Von Maur hasn't reopened their doors since the shooting, but the word out yesterday is that they are planning to reopen on Thursday. I'd heard that people had also left many cards and letters inside the mall on the closed gates of Van Maur so I went inside to read those too. On the various different floors, the gates were nearly covered in paper snowflakes people made and wrote their sentiments upon.

Turns out that a man emailed a local radio station with the idea of covering Von Maur with snowflakes of support. His idea caught on and the gates (and walls) on both floors are covered. In fact, people are beginning to lay snowflakes on the ground and in some spots the snowflakes are three and four deep. It's like a blizzard of love and support.

One particular scene moved me greatly. It depicts eight teddy bears sitting side by side in honor of the eight victims.

As I was reading some of the things people said, a man walked out of a nearby restaurant and placed a full page advertisement out for all to see. It was an ad from Von Maur thanking the Omaha community for its support.

Similar spontaneous acts of support could be seen everywhere. People wore serious expressions on their faces and in the seriousness I sensed a spirit of determination. In fact, just being in the mall was an act of defiance against the gunman and his actions. Visiting the place where fellow citizens fell became sacred ground that people seemed willing to protect. One sign read, "Reopen, Rebuild, Restore." Another said, "Evil shall not win."

I don't know anybody who died in the shooting, but I've taken the time to read about each of the victims. I felt like I owed it to them since we live in the same city. I suspect others feel the same way and because of their defiant attitudes and their desire to reach out to the families who lost loved ones, I suspect Omaha and the Von Maur store in Omaha are going to be just fine after we finish our period of grieving.

However, the families who lost loved ones will never be the same.

Monday, December 17, 2007

Learning to Tie

A three or four year-old little boy who was a couple of rows in front of me in church yesterday apparently got uncomfortable in the tie he was wearing, so he took it off. It wasn't a tie-tie, or a clip-on tie. In fact, I've never seen this kind of tie before, but it looked like it came "pre-tied" and it fastened around the back of his neck, much like a necklace would.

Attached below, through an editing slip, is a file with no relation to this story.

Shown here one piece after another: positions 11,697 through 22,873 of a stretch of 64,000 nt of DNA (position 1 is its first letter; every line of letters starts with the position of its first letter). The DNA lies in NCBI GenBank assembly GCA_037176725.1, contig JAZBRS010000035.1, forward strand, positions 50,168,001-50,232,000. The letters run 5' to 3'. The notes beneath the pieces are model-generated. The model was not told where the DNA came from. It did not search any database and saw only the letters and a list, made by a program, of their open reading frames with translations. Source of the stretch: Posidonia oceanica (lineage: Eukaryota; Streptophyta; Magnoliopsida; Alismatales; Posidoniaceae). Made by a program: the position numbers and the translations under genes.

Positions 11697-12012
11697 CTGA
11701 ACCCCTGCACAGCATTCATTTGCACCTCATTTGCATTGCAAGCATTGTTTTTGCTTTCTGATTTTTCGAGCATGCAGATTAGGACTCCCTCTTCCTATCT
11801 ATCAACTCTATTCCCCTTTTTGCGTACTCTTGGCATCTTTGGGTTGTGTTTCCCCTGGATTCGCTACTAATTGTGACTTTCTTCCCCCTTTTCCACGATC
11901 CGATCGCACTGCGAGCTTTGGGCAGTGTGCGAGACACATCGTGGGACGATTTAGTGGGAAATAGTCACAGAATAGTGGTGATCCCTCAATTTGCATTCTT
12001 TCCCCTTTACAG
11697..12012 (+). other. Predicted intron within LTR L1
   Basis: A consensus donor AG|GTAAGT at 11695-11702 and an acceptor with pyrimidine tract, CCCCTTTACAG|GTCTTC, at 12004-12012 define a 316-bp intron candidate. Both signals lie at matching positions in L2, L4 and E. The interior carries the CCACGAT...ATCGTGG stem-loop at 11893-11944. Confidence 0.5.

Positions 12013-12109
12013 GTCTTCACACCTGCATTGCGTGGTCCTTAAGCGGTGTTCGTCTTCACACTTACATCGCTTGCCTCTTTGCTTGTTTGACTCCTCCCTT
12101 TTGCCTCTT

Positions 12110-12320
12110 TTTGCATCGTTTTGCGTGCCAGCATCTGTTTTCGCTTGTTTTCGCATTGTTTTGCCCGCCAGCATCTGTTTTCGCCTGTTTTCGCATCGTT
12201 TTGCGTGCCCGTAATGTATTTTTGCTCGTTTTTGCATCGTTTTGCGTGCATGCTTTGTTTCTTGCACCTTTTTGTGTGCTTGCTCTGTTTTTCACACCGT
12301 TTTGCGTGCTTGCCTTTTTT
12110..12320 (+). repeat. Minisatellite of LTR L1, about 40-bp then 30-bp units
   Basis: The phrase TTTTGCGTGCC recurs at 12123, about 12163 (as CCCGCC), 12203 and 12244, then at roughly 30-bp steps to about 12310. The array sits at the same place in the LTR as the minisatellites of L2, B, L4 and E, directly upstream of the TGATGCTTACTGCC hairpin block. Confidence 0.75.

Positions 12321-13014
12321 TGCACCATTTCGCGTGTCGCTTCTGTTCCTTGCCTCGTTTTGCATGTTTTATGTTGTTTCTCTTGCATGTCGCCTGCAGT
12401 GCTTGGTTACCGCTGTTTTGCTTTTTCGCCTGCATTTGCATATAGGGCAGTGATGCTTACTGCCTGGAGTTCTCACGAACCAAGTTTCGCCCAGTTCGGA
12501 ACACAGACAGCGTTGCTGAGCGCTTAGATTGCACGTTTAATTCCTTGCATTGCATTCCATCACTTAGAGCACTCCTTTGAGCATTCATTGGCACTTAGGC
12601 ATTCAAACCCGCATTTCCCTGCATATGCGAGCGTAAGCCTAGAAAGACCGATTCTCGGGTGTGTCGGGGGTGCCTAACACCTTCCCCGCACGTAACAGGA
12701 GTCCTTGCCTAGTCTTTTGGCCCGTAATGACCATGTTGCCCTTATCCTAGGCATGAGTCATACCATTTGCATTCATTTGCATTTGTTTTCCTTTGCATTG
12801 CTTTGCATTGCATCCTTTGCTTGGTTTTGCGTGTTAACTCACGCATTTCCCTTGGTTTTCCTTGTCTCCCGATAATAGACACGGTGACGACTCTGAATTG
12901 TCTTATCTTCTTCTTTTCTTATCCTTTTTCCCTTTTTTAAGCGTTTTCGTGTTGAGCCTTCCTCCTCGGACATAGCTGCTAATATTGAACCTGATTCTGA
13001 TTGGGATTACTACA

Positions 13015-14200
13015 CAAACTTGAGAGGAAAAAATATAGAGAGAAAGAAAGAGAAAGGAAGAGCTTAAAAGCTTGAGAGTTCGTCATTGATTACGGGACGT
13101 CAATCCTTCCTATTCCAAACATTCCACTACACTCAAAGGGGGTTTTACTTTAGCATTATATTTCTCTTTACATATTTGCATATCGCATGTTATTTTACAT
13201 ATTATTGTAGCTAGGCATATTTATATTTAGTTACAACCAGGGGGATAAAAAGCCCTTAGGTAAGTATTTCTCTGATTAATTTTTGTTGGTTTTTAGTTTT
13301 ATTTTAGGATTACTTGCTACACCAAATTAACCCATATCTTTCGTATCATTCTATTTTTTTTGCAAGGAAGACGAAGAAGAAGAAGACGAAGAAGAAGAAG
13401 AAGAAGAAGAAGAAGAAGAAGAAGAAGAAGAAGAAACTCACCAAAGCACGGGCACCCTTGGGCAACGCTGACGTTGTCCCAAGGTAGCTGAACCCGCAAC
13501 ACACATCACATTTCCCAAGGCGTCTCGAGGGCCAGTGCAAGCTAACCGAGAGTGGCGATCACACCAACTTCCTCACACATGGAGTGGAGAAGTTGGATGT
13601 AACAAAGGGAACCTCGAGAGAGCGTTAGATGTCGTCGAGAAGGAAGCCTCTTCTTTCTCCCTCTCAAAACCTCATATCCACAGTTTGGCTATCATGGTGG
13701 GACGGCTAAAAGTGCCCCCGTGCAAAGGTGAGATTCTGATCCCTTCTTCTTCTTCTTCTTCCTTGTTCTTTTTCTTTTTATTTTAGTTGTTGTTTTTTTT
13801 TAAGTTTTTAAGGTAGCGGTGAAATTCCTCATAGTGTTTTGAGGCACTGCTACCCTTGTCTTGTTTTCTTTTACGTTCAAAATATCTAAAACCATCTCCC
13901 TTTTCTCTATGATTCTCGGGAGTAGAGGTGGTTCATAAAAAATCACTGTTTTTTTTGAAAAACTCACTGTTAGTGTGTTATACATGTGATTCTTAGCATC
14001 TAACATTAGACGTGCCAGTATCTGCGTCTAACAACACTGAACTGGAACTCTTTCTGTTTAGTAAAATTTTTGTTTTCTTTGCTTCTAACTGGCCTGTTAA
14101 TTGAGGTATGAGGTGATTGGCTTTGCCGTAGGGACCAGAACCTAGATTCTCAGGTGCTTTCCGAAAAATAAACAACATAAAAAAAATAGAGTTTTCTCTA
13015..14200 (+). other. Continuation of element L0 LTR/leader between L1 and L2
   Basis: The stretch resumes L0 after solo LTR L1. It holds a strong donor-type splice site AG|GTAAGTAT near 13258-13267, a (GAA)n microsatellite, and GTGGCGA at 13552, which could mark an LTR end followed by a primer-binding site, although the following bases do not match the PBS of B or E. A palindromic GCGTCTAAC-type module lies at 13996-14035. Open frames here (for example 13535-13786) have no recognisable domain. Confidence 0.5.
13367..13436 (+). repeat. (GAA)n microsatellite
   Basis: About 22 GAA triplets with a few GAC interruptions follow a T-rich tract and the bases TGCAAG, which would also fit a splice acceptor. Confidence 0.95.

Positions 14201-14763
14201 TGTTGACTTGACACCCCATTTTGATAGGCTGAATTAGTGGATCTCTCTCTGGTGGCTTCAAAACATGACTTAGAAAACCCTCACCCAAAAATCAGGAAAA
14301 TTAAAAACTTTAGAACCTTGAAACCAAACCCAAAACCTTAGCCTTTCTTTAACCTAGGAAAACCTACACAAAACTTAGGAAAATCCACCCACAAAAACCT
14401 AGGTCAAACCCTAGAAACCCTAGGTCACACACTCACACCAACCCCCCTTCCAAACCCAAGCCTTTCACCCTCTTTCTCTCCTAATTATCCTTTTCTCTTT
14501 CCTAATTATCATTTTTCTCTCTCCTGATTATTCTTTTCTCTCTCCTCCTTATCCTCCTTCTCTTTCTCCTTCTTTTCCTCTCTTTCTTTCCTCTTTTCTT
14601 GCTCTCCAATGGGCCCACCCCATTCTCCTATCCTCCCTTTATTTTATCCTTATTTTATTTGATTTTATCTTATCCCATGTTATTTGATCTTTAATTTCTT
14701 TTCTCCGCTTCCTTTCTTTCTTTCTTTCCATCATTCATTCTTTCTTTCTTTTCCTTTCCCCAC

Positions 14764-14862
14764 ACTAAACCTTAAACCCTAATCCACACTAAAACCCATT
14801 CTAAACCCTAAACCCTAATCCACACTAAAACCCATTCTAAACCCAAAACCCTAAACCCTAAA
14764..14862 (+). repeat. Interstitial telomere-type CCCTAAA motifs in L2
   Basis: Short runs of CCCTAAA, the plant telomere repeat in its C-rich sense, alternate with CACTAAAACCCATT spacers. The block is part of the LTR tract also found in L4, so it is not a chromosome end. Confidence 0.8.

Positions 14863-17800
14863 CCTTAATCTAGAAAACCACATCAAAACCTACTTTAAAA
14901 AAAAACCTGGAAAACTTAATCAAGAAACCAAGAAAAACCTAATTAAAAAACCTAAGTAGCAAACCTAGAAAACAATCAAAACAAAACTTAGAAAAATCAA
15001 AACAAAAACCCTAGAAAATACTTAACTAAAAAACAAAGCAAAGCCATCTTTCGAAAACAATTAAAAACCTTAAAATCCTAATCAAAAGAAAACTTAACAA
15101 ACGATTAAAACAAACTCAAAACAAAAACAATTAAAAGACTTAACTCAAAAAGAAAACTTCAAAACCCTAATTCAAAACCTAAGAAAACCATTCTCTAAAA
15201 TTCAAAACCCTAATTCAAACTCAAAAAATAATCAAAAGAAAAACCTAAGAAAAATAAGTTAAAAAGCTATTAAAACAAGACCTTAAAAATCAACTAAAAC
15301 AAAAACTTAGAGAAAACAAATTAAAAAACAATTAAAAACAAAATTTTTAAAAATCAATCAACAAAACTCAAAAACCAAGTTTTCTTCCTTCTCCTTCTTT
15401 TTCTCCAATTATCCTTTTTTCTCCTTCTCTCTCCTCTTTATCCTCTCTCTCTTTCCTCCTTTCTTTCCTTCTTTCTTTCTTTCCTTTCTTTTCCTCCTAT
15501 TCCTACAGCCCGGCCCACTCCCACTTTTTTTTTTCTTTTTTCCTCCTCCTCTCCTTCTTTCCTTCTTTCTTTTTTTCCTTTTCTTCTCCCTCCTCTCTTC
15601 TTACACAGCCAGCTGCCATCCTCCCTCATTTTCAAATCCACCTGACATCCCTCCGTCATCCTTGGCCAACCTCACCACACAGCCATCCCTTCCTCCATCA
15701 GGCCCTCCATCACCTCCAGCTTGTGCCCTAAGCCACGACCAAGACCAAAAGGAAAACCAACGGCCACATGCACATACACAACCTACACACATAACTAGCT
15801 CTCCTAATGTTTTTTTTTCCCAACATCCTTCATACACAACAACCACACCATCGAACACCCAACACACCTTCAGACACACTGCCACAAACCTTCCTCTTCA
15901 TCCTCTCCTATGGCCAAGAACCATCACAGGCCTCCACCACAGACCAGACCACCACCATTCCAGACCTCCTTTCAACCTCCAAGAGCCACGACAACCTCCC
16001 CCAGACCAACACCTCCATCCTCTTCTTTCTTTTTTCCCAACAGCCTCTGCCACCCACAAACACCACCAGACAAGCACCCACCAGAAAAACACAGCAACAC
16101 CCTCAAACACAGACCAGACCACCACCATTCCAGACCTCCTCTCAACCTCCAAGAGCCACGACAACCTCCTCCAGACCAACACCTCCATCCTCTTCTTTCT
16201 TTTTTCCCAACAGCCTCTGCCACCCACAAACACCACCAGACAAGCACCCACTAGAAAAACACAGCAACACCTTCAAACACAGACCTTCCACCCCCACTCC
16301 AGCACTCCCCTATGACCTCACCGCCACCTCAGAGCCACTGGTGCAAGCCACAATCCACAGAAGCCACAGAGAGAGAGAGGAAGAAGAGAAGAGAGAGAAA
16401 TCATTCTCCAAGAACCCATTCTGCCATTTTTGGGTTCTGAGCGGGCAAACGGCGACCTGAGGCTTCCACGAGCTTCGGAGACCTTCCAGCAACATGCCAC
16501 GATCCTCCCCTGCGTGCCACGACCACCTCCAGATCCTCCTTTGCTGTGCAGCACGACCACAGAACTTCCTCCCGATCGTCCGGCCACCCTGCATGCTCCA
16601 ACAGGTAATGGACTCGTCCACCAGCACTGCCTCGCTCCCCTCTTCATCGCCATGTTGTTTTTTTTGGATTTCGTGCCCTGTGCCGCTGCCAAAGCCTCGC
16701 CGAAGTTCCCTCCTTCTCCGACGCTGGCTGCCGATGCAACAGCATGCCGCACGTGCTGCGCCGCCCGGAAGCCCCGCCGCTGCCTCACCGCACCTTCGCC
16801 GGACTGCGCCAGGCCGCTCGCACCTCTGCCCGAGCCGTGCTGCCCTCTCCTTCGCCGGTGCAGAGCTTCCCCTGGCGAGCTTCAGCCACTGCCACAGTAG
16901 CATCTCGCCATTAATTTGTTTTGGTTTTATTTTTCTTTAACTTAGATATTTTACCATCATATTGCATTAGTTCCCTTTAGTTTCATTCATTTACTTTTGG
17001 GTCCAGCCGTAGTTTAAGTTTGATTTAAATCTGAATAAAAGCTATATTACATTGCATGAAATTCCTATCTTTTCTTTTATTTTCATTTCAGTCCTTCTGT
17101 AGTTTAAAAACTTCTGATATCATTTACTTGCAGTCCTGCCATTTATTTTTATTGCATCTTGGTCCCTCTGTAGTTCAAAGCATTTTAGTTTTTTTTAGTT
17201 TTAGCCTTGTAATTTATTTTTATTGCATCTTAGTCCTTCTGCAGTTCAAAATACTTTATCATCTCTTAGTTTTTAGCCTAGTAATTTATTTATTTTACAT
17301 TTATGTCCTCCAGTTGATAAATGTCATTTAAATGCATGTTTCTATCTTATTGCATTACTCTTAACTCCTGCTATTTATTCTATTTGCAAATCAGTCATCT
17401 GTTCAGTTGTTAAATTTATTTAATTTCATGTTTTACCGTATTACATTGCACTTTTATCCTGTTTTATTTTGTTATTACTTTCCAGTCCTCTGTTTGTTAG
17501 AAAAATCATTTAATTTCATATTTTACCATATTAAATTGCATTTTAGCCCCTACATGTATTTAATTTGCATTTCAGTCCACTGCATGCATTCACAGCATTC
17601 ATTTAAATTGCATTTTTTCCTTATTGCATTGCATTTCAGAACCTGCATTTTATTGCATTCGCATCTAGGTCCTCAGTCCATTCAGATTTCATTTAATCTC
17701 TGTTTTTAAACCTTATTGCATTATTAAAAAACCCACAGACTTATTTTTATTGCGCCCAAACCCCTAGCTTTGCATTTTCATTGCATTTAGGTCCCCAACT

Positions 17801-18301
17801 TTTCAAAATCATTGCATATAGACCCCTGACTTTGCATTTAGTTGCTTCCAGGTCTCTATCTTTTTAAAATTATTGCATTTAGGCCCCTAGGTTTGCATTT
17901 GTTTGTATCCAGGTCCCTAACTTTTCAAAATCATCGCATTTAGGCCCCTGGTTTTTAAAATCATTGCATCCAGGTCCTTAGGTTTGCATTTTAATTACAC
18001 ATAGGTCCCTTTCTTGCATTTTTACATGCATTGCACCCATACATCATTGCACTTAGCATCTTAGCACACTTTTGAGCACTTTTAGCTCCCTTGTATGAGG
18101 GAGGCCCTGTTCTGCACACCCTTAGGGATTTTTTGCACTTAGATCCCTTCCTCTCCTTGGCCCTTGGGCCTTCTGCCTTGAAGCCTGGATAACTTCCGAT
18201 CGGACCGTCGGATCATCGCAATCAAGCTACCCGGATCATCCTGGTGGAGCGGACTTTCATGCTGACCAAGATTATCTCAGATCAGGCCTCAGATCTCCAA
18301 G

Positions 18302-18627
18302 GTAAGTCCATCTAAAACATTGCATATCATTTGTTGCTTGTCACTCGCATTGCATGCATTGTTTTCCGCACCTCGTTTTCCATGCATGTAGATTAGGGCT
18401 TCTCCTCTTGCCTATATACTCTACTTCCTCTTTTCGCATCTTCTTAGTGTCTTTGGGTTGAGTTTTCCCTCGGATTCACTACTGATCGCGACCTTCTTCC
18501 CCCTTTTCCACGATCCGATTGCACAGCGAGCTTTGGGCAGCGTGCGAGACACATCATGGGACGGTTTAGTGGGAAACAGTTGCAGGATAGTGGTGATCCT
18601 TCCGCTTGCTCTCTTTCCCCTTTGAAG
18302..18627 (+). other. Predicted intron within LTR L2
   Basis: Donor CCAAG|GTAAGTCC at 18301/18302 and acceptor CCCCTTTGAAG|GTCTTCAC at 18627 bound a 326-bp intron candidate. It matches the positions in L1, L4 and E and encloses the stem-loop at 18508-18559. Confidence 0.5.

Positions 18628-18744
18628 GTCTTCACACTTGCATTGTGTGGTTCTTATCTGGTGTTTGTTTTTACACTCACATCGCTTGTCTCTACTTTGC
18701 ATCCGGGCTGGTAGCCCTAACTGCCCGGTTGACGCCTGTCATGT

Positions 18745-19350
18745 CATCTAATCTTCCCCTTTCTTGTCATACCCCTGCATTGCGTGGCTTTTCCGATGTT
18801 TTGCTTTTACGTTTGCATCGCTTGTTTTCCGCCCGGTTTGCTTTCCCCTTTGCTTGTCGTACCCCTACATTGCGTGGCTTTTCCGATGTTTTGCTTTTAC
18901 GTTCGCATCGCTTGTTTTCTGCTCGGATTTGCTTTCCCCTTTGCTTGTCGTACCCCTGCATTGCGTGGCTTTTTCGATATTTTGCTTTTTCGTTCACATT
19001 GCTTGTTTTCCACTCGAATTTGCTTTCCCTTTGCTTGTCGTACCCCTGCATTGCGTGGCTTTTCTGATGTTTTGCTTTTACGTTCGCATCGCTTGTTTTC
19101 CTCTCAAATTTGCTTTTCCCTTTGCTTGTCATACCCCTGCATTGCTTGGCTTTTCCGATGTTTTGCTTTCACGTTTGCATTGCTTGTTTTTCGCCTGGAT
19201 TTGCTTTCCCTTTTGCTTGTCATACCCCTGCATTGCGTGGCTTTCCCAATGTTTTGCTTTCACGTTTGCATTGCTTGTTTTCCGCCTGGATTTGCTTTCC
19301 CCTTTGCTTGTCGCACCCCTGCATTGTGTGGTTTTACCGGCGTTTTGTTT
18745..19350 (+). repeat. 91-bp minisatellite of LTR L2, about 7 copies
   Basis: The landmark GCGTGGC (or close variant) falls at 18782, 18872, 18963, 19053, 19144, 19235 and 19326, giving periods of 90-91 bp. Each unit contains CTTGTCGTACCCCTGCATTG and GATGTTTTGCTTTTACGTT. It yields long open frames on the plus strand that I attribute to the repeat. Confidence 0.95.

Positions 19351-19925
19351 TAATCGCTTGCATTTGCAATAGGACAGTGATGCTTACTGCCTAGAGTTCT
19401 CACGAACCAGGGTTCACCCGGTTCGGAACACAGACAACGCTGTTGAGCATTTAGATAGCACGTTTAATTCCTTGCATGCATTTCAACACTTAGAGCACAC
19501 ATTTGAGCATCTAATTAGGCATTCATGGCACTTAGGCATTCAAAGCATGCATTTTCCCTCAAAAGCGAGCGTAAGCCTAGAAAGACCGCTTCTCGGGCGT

So, he got it off, then he must have decided that he better put it back on. His dad finally caught on and helped him put his tie back where it belonged. As soon as I saw his dad helping him, I had a flashback to a bowling alley some thirty plus years earlier. My dad had taken me bowling--I was probably seven or eight--and I still hadn't learned how to tie my shoes.

I remember plopping one of my feet up on his lap so he could tie my bowling shoes for me. He did so, but then he told me that it was time that I learned how to do it myself. He showed me how to make two bunny ears and then how to wrap one ear around the other and then how to tuck one under the other to complete the tie. I was pretty stoked to finally know how to tie my own shoes.

I love moments like the one I experienced in church yesterday that prompt me to remember things I haven't thought about in ions. It's like getting a precious gift--one that can't be returned, and nobody in his right mind would want to.

Friday, December 14, 2007


  • Eleven days until Christmas and I still haven't started my shopping yet. But I'm not panicked. Talk to me next Friday about panic.
  • My mom's new cat, Clanci, has taken up with her beautifully. She follows Mom everywhere. She lays in her lap. She sleeps next to her. And Mom's already calling her a "joy" to be around, which is a big relief given that she just lost her cat of 18 years.
  • I'm excited about tonight. I'm going to see my first ever professional tennis match(es). It's an exhibition that Andy Roddick is throwing here in Omaha, since he was born here. I'm hoping to get decent pictures, but my camera probably won't allow that to happen. It's old and not really very good for taking action shots.